Coal waste is beneficial for farmer’s fields?

Coal power plants create a lot of waste, and the United States government is looking for places to get rid of all the waste.

A recent associated-press article has stated that the Environmental Protection Agency (EPA) has advised farmers that waste from coal plants, that has been treated by scrubbers, is safe to spread on their farm fields.  The scrubbers remove dangerous sulfur dioxides, which changes the material into a compound known as synthetic gypsum.  However, the waste material still contains not-so-desirable materials such as mercury, arsenic, and lead.  The EPA has commented on these remaining minerals and says that they are present in extremely small quantities and will not pose a threat to crops, surface water, or human health.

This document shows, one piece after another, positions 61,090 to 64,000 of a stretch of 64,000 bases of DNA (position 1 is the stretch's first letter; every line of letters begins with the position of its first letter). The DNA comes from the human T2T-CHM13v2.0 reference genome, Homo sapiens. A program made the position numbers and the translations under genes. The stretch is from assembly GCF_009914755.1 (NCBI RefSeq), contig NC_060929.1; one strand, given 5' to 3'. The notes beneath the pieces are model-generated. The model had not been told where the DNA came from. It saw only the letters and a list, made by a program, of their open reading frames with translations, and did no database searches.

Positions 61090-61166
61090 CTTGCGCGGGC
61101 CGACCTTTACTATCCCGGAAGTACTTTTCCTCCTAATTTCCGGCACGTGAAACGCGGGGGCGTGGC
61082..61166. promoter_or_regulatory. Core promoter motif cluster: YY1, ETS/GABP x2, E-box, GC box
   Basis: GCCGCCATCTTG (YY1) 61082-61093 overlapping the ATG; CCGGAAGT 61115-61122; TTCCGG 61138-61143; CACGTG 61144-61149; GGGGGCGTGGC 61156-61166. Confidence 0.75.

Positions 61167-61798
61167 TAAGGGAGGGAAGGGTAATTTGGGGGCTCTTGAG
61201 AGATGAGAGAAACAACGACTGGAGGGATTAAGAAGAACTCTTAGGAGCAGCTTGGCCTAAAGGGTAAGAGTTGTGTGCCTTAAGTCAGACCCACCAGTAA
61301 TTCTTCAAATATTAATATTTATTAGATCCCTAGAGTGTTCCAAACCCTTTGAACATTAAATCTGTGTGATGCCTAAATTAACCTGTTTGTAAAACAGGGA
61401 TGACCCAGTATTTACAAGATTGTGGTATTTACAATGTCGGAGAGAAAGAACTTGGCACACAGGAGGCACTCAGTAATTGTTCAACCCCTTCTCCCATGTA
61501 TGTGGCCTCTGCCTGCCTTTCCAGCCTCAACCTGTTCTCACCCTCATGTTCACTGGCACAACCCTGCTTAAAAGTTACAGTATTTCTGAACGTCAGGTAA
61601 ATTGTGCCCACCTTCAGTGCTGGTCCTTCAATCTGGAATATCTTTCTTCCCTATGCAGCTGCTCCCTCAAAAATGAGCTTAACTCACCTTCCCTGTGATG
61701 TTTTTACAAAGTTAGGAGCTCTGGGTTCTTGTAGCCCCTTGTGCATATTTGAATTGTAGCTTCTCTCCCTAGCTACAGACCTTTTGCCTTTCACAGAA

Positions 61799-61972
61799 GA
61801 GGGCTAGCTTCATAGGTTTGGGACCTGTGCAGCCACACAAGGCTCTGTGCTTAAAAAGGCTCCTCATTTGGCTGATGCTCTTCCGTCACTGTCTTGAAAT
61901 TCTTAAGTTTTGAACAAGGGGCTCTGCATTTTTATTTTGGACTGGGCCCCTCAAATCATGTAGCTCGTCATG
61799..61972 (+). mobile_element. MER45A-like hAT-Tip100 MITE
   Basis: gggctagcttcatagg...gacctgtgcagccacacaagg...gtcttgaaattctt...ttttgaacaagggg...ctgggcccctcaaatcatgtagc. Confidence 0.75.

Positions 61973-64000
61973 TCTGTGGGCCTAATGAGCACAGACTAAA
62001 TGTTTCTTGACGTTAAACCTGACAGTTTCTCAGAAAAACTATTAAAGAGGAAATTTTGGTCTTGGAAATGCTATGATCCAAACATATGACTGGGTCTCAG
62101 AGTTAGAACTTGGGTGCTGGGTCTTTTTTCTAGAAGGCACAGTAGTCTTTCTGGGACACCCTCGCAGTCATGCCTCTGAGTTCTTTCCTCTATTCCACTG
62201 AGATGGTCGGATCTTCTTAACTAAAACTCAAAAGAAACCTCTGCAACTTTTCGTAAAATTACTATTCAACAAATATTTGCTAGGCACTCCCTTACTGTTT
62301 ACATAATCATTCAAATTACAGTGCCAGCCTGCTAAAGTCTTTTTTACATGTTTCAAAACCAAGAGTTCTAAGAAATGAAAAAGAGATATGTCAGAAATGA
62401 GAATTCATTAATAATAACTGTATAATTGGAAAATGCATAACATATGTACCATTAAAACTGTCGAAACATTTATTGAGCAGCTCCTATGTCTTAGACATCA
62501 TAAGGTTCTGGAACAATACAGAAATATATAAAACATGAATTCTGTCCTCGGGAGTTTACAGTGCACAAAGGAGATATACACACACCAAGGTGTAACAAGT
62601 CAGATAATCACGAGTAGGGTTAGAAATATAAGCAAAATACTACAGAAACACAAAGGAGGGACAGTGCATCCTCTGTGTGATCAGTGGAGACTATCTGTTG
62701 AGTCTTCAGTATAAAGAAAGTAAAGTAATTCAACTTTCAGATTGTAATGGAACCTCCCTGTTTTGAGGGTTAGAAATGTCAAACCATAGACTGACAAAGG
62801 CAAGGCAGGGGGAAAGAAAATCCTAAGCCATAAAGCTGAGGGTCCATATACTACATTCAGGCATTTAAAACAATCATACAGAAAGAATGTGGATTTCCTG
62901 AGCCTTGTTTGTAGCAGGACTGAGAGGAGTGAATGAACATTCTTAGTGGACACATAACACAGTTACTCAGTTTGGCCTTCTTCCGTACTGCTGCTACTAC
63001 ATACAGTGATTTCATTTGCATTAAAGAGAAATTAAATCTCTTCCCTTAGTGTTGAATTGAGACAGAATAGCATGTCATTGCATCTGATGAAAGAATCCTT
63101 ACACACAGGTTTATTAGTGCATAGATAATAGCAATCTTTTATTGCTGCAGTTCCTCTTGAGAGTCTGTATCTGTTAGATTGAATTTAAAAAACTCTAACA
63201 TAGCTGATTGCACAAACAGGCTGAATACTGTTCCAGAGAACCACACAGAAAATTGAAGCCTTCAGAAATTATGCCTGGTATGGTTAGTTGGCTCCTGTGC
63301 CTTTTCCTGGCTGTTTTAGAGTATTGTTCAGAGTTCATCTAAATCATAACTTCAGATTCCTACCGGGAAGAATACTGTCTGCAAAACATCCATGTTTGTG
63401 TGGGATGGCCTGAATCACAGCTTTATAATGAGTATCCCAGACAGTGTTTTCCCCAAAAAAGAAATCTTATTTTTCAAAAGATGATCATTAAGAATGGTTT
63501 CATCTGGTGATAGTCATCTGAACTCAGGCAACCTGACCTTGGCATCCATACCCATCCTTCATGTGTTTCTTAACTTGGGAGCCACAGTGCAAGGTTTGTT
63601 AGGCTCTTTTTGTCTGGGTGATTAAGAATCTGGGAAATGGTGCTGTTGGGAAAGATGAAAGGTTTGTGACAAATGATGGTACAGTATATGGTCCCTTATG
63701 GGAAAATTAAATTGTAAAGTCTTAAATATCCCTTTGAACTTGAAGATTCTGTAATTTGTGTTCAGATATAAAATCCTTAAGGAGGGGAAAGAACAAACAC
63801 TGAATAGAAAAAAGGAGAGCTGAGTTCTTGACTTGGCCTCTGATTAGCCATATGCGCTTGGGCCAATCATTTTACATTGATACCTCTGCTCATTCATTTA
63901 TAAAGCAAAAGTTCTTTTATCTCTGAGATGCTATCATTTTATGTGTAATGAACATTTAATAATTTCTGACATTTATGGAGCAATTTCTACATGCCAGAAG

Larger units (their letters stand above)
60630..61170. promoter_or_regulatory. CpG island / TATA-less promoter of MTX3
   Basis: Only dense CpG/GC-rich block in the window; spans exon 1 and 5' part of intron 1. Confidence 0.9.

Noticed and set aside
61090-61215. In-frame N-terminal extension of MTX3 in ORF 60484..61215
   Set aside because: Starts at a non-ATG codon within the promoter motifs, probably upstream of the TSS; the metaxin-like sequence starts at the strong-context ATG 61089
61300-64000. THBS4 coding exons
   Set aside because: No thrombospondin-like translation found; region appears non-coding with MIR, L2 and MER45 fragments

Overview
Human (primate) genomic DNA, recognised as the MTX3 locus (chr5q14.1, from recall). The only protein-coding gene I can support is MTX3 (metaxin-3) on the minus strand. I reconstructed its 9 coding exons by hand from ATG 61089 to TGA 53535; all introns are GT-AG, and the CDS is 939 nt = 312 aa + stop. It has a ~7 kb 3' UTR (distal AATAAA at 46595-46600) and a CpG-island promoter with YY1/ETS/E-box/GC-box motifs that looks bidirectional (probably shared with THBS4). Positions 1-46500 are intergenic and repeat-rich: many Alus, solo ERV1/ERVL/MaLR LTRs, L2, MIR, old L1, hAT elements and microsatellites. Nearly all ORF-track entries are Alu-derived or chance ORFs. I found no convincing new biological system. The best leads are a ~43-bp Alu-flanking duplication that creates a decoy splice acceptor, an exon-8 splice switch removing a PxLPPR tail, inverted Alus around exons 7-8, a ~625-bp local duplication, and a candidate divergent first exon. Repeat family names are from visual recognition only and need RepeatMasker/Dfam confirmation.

There are environmental concerns that there is not enough known about this waste and farmers may not want to jump into this too soon.  This could be a very risky addition to farm fields and it is important that all side affects of the application are considered.  The EPA has already stated that it is appropriate in certain quantities, for certain soils, in certain hydrogeologic conditions.  So there are clearly some major considerations that may have been overlooked, just to start disposing of the waste from coal plants. The photo below is a smoke stack from a coal power station, and I don’t know about anyone else, but I don’t think that something that produces this, would ever be beneficial on our farmer’s fields.

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